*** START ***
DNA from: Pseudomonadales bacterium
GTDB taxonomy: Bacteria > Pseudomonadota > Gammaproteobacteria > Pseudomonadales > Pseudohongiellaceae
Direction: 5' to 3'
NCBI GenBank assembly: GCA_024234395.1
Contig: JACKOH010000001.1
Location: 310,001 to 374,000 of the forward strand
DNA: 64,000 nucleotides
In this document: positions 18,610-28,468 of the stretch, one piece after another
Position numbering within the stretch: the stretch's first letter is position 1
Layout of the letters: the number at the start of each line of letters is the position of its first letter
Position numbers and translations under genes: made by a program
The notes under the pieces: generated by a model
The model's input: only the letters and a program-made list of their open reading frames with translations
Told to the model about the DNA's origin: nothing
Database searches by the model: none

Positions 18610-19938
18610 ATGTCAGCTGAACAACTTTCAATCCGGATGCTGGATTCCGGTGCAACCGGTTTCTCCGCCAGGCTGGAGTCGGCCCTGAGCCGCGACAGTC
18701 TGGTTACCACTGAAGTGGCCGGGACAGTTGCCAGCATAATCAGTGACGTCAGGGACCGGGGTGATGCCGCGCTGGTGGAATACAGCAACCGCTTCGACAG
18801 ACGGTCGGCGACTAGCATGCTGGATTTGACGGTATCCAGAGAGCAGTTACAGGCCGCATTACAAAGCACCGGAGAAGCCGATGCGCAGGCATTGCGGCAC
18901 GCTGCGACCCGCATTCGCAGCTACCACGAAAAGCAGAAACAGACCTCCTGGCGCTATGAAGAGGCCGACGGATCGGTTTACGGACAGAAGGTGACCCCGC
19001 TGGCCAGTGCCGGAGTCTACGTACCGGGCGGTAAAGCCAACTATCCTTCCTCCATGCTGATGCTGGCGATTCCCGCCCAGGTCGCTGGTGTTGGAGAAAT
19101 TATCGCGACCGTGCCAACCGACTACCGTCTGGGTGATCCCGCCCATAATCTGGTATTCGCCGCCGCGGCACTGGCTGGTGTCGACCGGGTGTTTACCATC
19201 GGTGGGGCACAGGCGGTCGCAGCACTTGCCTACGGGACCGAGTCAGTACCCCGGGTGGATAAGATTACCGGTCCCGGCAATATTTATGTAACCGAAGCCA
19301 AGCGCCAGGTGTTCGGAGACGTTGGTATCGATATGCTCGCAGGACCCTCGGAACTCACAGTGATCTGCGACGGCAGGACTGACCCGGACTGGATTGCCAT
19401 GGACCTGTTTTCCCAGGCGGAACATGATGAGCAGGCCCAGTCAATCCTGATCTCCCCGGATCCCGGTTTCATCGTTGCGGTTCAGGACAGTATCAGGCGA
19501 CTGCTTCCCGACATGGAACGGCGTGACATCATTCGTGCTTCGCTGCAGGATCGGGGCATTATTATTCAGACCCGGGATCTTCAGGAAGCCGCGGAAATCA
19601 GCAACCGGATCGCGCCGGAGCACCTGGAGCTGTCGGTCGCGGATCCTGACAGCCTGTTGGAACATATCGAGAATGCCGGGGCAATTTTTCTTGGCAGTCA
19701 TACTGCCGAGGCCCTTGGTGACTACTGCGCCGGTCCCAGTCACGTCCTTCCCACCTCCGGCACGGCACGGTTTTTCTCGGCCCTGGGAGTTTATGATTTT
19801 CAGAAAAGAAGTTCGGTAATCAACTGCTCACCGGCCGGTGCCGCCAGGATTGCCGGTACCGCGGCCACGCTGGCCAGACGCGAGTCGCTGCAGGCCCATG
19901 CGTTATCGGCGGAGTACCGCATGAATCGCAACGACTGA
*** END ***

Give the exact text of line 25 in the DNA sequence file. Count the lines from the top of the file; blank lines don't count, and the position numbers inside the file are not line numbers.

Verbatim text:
19401 GGACCTGTTTTCCCAGGCGGAACATGATGAGCAGGCCCAGTCAATCCTGATCTCCCCGGATCCCGGTTTCATCGTTGCGGTTCAGGACAGTATCAGGCGA